Newly-discovered asteroid 2012 LZ1 is flying past the Earth-Moon system today. At closest approach on June 14th (23:10 UT), this 300 – 700 meter-wide space rock will be 14 lunar distances (5 310 835.2 km, 3.3 million miles) away. A team of astronomers led by Ernesto Guido photographed the incoming asteroid on June 13th: images.
While there’s no danger of an impact on this pass, the huge space rock may come close enough to be caught on camera. The online skywatching service Slooh will train a telescope on the Canary Islands on 2012 LZ1 and stream the footage live, beginning at 8:00 p.m. EDT Thursday (00:00 UTC Friday).
You can watch the asteroid flyby on Slooh’s website: http://events.slooh.com.
2012 LZ1 just popped onto astronomers’ radar this week. It was discovered on the night of June 10-11 by Rob McNaught and his colleagues, who were peering through the Uppsala Schmidt telescope at Siding Spring Observatory in Australia.
Researchers estimate that the space rock is between 1,000 and 2,300 feet wide (300-700 m). On Thursday evening, it will come within about 3.35 million miles (5.4 million kilometers) of our planet, or roughly 14 times the distance between Earth and the moon.
Because of its size and proximity to Earth, 2012 LZ1 qualifies as a potentially hazardous asteroid. Near-Earth asteroids generally have to be at least 500 feet (150 m) wide and come within 4.65 million miles (7.5 million km) of our planet to be classified as potentially hazardous.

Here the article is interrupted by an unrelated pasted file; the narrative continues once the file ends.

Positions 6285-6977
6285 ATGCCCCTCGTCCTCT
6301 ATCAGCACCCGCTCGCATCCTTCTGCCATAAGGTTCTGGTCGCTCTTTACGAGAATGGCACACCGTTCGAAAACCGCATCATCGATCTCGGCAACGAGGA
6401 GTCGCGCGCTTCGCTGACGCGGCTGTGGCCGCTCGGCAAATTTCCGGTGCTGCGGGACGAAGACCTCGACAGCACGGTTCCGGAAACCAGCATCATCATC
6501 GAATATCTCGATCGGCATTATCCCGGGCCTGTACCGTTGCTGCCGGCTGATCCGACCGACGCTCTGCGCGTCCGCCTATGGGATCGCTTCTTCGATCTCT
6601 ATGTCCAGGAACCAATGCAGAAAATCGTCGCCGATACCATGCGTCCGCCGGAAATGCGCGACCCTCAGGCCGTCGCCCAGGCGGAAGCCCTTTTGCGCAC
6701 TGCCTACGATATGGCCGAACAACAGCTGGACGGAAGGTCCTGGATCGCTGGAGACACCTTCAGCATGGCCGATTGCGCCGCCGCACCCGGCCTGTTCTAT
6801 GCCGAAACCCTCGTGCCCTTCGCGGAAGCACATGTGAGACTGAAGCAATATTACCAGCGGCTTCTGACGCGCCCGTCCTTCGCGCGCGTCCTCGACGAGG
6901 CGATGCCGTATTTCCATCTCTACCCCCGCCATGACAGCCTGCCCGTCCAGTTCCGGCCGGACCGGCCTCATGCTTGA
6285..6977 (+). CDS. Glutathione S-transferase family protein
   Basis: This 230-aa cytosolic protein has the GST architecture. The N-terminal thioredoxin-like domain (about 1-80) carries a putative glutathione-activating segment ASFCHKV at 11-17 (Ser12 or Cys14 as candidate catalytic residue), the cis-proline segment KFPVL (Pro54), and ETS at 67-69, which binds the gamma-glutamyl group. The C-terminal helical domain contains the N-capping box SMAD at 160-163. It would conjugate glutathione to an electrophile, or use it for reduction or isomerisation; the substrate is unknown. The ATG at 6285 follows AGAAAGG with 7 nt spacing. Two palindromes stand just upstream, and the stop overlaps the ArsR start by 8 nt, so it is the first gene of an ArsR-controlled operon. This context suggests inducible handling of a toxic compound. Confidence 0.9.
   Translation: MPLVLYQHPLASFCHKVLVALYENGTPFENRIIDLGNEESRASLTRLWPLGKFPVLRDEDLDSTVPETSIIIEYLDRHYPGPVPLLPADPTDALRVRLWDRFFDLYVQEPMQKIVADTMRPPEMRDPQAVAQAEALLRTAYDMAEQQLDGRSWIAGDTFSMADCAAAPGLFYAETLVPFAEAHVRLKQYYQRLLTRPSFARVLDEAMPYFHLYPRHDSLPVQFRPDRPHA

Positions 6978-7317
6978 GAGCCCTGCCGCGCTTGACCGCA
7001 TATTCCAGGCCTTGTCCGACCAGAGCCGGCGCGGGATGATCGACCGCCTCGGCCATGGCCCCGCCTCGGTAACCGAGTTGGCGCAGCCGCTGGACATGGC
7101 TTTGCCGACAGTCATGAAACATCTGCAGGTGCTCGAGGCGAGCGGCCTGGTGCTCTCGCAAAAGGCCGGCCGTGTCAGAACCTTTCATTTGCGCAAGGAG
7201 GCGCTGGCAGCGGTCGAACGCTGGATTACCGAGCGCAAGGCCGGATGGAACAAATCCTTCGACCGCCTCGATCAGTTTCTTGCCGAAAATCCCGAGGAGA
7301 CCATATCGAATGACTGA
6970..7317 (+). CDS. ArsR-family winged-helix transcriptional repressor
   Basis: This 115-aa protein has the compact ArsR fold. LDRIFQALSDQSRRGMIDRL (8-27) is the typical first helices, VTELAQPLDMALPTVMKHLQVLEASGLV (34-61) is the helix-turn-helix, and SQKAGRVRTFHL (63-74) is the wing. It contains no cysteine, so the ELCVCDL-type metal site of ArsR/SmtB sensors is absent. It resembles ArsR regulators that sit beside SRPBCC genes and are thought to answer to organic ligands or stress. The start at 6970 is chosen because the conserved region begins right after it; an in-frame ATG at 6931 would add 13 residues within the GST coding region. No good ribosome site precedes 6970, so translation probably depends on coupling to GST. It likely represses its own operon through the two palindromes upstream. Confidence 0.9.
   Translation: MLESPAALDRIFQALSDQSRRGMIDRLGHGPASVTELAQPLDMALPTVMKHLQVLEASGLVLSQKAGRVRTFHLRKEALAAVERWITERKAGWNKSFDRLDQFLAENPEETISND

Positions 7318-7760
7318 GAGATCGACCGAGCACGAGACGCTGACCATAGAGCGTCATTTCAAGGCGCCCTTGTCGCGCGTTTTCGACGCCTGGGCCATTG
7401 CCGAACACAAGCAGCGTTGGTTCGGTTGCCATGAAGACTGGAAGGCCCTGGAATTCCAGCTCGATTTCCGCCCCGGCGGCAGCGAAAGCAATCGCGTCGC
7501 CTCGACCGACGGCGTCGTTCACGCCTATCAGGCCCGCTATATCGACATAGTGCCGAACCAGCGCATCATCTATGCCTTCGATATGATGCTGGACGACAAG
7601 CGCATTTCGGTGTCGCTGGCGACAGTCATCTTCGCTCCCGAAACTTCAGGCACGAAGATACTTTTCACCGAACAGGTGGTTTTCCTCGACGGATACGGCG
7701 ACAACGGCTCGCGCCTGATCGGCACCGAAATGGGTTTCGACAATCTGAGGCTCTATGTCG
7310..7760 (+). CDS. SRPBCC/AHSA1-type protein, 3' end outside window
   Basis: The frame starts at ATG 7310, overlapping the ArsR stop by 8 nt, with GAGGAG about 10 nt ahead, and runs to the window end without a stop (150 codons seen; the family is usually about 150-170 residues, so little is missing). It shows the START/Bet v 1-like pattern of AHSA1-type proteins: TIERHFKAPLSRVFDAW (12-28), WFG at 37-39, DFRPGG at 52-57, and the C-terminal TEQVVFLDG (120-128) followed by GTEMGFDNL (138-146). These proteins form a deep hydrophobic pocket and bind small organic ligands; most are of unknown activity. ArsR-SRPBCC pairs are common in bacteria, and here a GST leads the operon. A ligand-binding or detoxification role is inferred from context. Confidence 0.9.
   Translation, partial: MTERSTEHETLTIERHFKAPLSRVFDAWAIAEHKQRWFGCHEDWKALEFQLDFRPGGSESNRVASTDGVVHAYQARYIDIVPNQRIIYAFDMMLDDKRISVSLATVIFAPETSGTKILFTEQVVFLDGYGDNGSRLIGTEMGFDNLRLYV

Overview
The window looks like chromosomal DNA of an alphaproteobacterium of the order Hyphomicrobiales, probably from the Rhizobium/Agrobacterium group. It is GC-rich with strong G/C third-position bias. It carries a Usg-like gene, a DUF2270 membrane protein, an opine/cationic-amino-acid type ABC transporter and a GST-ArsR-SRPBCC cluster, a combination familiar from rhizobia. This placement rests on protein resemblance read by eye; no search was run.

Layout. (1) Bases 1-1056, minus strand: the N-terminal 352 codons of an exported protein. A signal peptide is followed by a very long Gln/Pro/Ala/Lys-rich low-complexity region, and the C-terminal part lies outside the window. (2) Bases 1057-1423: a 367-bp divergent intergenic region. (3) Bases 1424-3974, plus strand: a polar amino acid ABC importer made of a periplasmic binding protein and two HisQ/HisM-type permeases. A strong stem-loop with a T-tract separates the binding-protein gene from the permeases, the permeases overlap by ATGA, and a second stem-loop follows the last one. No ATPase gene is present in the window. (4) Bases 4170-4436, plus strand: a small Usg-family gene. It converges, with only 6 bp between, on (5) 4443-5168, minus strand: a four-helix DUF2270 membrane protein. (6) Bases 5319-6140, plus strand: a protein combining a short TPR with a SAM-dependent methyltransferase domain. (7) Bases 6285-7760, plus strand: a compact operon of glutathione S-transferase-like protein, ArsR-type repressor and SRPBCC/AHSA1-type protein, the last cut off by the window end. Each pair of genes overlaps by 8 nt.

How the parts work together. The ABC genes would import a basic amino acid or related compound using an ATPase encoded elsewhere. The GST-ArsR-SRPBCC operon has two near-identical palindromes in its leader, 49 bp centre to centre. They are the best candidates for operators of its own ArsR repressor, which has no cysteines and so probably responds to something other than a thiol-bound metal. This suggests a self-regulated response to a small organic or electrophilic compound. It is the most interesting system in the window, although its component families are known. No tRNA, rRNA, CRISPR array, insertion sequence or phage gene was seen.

2012 LZ1 is roughly the same size as asteroid 2005 YU55, which made a much-anticipated flyby of Earth last November. But 2005 YU55 gave our planet a much closer shave, coming within 202,000 miles (325,000 km) of us on the evening of Nov. 8. A space rock as big as 2005 YU55 hadn’t come so close to Earth since 1976, researchers said.
SLOOH time-lapse video produced by Slooh’s Canary Islands observatory on June 13th in preparation for their live event:
Featured image: http://remanzacco.blogspot.it
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